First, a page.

This is one of the differences between an Author and an Editor. An Author can delete their own posts, but not others. An Editor can delete anyone’s post.

A Contributor cannot upload files, so they can’t add images to the posts they write. Select the Contributor role, Select All on the lefty, find upload_files in the list and tick the checkbox. That capability is added to Contributors, but without having to upgrade them to Author, which adds a whole bunch of other permissions you might not want them to have.

An alternative method is to click the Add Role button and create a new role SuperContributor, or whatever you want to name it, with the extra capability to upload files to the media library.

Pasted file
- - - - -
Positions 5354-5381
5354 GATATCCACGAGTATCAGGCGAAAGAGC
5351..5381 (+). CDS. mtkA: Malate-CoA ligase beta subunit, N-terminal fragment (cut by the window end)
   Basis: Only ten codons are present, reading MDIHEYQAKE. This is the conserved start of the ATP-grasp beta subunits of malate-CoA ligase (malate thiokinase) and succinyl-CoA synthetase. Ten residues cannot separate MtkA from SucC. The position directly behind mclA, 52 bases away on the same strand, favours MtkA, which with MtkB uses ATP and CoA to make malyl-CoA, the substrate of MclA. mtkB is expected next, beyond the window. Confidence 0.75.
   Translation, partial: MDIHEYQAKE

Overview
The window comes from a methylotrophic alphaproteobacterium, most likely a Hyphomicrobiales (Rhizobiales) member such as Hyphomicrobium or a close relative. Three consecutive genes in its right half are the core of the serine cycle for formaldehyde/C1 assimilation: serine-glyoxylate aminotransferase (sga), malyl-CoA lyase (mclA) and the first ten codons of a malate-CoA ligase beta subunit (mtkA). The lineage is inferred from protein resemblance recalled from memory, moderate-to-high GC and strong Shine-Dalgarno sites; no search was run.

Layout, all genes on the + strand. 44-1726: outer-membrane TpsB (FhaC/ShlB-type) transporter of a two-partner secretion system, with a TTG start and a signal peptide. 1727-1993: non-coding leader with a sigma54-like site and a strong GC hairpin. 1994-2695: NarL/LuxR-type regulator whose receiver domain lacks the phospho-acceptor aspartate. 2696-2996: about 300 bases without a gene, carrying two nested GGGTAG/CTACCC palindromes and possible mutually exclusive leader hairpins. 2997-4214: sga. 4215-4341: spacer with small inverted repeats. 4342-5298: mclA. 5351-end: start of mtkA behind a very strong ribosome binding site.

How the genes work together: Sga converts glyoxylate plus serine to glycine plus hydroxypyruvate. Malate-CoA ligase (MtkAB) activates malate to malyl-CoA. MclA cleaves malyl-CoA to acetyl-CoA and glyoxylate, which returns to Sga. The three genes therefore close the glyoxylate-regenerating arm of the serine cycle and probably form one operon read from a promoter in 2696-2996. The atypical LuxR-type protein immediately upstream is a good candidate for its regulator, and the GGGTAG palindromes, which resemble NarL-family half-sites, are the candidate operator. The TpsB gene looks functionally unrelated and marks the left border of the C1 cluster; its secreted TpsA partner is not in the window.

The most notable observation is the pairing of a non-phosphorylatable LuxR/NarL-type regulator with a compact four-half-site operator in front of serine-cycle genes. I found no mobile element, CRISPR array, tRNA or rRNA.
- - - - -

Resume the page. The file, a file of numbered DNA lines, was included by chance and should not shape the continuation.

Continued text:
User Role Editor is very flexible and it gives you the option to create new roles or customise the existing ones. It is recommended if you allow people to have accounts on your WordPress site.

WPFront User Role Editor WordPress plugin

WPFront User Role Editor has far fewer users at 60,000 active installations but that is still a lot and it also has a good rating, so it is worth considering.

  1. Go to Plugins in the sidebar
  2. Click the Add New button
  3. Enter wpfront user role editor into the search box
  4. Click the Install Now button
  5. Click the Activate button
  6. Access it by going to Roles in the sidebar

Select Roles > All Roles and you can see a list of all the user roles and you can filter them by having users, having no users, built in, and custom. Mouse over a role and a WordPress style menu appears with Edit, Delete and Default options.

WPFront User Role Editor plugin for WordPress